Choosing a Caregiver – Part 1
by Brett Imura and Iona Macnab
The single most important decision a woman can make during pregnancy is where and with whom to give birth. It is indeed so important that I will devote two articles to this issue. Although birth is universal, the people you choose to accompany you along this journey can often make or break the experience for you.
It is of course important that you and your partner are ‘on the same page’ in terms of the style of birth you are looking for, but your relationship with your midwife or doctor is also paramount. The caregiver and setting a woman chooses determines the type of care she will receive; her relationship with that caregiver often determines how she will feel about it. If the woman feels as if she has had a high level of input in the decision making process along the way, then she is more likely to view the overall birth experience positively. Did she feel ‘done to’ or did she feel as if she did it? This also holds true for more complicated births which require even more of a feeling of partnership with her caregiver. If the couple has a high level of perceived control and participation, they will have a more positive experience overall.
Research has shown that women may not remember all the details about their births, but they will remember a positive comment, action or feeling imparted by their partner or caregiver. More importantly, they will also remember a negative comment or demeaning action by a staff member that ‘knocked the wind out of her’ and psychologically or emotionally changed the entire course of her labor. These memories are still vivid even decades after the birth and can impact the beginning of parenthood for better or worse. Building a trusting relationship with your chosen caregiver is vital in helping create an enjoyable birthing environment and getting mothering off to a good start.
The process of information gathering regarding birth choices starts with the couple, and ideally, before they are even pregnant. In order to start the search for your desired practitioner, you need to know what your desires are. Find a time to relax, put on some soothing music, infuse the room with a pleasing essential oil, close your eyes, relax through your breath, and imagine how you yourself might want to come into this world if you had the chance to do it all over again. Where would you be born? Who would be there to greet you? What kind of lighting, temperature, aromas, physical sensations would you like to encounter upon your entry into the world? Let your intuition speak to you. Then shift the scene to your present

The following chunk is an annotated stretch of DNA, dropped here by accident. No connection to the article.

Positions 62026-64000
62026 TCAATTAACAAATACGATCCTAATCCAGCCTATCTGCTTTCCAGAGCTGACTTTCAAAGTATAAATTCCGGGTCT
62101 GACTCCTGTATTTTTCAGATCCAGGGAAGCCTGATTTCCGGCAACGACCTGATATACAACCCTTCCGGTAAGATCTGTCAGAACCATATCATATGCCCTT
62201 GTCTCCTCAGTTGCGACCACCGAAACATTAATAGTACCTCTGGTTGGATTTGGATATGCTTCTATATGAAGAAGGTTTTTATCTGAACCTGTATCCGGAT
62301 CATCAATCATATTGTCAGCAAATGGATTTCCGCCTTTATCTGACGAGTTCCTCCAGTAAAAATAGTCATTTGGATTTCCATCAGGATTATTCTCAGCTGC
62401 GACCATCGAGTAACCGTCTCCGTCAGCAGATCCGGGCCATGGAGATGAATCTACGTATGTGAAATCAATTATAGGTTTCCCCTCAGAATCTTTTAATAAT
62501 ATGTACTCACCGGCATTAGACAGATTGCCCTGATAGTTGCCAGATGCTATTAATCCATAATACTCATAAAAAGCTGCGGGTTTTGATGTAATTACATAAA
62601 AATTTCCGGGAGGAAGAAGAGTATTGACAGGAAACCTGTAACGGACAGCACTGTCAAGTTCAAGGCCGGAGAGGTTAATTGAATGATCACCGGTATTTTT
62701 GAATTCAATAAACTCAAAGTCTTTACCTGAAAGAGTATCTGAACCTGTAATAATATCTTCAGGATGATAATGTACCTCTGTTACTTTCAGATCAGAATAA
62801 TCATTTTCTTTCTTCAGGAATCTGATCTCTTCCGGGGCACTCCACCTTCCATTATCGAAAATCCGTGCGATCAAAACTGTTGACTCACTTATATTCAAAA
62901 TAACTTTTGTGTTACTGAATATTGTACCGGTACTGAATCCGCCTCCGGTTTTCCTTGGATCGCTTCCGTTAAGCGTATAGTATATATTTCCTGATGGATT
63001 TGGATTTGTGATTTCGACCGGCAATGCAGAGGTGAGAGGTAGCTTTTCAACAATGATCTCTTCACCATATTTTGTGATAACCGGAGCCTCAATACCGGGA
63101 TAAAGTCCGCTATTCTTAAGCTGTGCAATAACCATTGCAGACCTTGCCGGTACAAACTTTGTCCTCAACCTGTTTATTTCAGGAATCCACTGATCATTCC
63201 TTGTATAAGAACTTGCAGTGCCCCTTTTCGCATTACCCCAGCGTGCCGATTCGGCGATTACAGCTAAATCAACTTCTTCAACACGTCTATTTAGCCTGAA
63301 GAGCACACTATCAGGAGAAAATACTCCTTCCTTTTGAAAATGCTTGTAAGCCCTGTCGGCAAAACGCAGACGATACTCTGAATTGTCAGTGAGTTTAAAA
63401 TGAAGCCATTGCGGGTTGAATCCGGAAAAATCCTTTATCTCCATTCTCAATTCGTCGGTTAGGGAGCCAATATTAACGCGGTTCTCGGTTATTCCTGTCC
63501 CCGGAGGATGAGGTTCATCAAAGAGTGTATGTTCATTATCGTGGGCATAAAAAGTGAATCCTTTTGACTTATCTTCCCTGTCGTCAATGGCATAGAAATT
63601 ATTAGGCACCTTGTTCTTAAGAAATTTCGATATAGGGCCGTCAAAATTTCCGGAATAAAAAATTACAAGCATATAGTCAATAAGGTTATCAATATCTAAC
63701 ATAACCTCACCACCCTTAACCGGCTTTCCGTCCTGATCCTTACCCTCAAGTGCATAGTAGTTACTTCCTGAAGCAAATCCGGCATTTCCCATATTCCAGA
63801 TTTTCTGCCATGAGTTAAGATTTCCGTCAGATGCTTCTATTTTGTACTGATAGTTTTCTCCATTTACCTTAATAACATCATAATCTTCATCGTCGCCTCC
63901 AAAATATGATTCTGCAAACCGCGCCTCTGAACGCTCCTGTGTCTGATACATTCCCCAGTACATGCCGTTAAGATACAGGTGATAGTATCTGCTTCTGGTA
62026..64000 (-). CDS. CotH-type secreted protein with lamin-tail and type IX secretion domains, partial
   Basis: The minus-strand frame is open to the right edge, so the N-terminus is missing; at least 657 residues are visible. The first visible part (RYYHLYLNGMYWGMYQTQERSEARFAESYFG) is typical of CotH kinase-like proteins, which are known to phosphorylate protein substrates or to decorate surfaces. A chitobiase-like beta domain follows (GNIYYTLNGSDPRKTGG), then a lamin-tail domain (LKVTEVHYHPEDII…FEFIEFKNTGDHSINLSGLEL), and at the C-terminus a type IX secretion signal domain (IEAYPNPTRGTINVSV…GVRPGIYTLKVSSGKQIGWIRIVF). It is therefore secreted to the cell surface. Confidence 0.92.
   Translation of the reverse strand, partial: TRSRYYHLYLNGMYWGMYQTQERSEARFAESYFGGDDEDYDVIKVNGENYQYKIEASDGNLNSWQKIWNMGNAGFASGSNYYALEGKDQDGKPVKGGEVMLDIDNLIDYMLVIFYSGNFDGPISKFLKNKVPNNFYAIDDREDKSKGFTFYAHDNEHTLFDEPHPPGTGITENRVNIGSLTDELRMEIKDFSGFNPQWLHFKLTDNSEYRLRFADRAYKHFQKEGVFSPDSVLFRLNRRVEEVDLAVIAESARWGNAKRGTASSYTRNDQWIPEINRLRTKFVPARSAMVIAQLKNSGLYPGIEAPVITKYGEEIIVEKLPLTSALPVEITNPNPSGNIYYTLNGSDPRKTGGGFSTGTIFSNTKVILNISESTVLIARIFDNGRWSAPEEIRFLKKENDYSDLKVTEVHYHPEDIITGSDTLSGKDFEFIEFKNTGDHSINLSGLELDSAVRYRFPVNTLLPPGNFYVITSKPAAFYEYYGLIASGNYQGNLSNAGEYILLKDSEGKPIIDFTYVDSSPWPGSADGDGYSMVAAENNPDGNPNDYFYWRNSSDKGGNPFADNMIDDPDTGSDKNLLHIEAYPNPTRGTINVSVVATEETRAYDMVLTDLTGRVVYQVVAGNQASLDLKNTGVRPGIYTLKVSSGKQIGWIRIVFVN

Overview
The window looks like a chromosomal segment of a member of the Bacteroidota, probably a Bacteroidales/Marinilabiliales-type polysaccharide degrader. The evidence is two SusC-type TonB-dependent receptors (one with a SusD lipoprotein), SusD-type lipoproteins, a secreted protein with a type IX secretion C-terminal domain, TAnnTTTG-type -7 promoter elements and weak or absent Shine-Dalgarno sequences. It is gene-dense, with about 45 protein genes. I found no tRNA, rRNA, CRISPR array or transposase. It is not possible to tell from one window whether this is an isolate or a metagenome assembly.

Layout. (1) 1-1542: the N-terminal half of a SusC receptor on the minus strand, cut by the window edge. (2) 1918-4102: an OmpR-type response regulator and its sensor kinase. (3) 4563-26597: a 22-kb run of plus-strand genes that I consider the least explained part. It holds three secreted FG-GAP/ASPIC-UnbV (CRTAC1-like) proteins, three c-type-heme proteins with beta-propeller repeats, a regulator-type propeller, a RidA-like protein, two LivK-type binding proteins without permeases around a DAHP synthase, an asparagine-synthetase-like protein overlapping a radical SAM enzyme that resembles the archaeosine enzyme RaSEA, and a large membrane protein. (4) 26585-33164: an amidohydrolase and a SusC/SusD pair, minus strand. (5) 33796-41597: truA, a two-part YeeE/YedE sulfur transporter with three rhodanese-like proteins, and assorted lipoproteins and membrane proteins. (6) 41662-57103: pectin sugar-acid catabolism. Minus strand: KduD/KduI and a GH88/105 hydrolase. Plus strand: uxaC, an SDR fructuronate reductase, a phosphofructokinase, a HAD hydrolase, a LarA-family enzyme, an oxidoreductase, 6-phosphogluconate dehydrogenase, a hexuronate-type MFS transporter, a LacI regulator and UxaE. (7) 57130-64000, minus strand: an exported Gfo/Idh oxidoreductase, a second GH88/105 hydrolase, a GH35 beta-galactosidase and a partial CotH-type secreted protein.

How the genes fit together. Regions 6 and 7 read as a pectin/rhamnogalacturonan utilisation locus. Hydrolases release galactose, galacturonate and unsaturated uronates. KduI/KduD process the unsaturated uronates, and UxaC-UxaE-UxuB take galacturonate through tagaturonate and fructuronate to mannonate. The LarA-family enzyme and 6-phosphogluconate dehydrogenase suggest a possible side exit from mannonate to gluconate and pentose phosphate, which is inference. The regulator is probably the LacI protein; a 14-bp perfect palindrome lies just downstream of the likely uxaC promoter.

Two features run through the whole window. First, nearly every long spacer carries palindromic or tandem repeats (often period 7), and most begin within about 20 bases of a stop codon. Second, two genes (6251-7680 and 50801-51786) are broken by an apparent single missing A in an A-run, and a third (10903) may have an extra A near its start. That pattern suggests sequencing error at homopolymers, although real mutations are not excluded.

pregnancy and upcoming birth. In what environment would you like your baby to be born? How would you like to be taken care of during the birthing process? As a couple, you can do this exercise separately and then talk about the images each of you envisioned.
How to integrate those images into your birthing experience then requires a bit of reading about the various ways birth is managed. Finding a good match with a facility and caregiver is easier if you have already pinpointed your personal desires for birth. Try a variety of sources, but keep away from negative birth stories. Books and websites by Sheila Kitzinger (www.sheilakitzinger.com), Gayle Peterson (www.askdrgayle.com), and Pam England (www.birthingfromwithin.com) offer clear and empowering information and exercises to help you envision a positive birth experience. Henci Goer’s materials (www.hencigoer.com) make the ‘medicalese’ of obstetric research accessible to women and their partners, assisting in the process of making informed choices. Childbirth Connection (www.childbirthconnection.org) can keep you up to date with ongoing issues in maternity care from an evidence-based point of view. Lamaze International (www.lamaze.org), a well-known name in the field of birth, offers many informative articles and online resources to help you get started.
Once you have a clearer image of the kind of birth experience you are looking for, you will have narrowed the field quite a bit. The circumstances of your pregnancy will also obviously play a role in choosing the facility and caregiver right for you. Although birthing in the ocean is not available (as it is in the Florida Keys or in the Black Sea), Japan offers everything from the most technically advanced prenatal and birth care for high risk cases to birthing with a midwife in your own home for women with no known risks.
To help imagine a positive birth experience check out visualization tapes from the following resources:
or create your own tape based on imagery in Carl Jones’ book, Mind
Over Labor, published by Viking Penguin and available from Amazon.
Brett Iimura ICCE, mother of two, is the director of the Childbirth Education Center (CEC), serving parents-to-be throughout Japan since 1997. Iona Macnab IBCLC is a lactation consultant in private practice in Tokyo and a mother of three. They have over thirty years of combined experience in Japan, and much experience raising bilingual, bicultural children!